We, my friends, are going time traveling.
I’ll admit, this is partly an attempt to make sure I post at least once a week, even when I’m swamped by school and have no time to write. My first day of classes — that is, the day I start taking Mechanics I, Fluid Mechanics, Thermodynamics, Computer-Aided Design, and Engineering Math A and B — is August 25th, and I only have a week left before I ship off across the country. I want to keep blogging. Nay, I SHALL keep blogging. But just in case, I’ve invented my own version of Throwback Thursday: Mini-Me Mondays.
Each Monday (or so I hope), you’ll hear from a special guest writer. I’m bringing in the cavalry here, guys, and you know the coolest part? It’s still ME.
Most of the pieces will be pre- high school, I think, although anything that seems juvenile enough and tickles my fancy will probably make its way here eventually. I might publish it raw, with just a date to specify exactly when in the prehistoric era I wrote it. I might polish it up. I might comment on it. Anything’s possible, really. You never know what might happen when you start tinkering with time travel. First Mini-Me Monday is projected to take place in three days…see you in the future!
When I was twelve, I lived in a rental house. Our plans to update the kitchen had turned briefly into a kitchen and bathroom renovation before morphing into a complete house remodel. Since our real home was stripped down to the studs, my family was forced to relocate for about a year.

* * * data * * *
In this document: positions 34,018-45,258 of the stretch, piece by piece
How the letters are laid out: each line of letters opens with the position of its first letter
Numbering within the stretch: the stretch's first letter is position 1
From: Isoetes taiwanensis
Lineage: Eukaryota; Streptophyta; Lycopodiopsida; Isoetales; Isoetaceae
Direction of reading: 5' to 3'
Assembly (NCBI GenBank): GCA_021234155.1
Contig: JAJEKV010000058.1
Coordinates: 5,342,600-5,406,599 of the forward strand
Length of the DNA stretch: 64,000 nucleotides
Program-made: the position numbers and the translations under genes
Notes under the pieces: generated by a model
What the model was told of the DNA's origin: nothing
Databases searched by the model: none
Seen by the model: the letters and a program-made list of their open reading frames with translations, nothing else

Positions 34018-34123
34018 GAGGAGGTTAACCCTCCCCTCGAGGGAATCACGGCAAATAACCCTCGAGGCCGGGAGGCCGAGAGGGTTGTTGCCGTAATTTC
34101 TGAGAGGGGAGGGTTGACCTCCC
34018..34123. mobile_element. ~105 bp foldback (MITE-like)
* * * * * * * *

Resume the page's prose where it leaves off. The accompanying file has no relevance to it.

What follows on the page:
It wasn’t terrible. It was weird, though, having to worry about not changing things. No customizing here — like the ideal public bathroom, we would leave it cleaner than we found it.
My bedroom walls were red. Not bright, R: 255 G: 0 B: 0 red, more like a deep red wine, burgundy color. It was cool for the first week, but the dark walls made for a dark atmosphere. I don’t actually remember anything about the room, because I never spent any time in it. All the fun happened out of doors.
In the back-back yard — there were two, sort of — there was a huge grassy space with an enormous tree at the back fence. Up the fifty foot ladder, up the rungs built into the tree, and I could just reach the plastic green handles of the zip line. I flew. Past the tree branches, past the mini apple orchard, and straight at the shed, painted red with white accents to look like a barn. The house owners had kindly left a big piece of plyboard leaning there so I could slam my feet into it before I crashed into the shed.
One time, I forgot to prop the board back up before I jumped. Continue reading
I hate becoming an adult.
Childhood is a warm, fuzzy place where it’s never your fault, where there is always an excuse for your mistakes–even if the excuse is that you’re young.
Adulthood means responsibility. Maybe on occasion there is a reason, but there is never an excuse. Adulthood means being self-motivated, with no parents or teachers holding your hand or pushing you along. Adulthood means making choices that are yours and yours alone, and accepting their consequences.
In theory, I have no problem with being an adult. It’s the transition that kills me.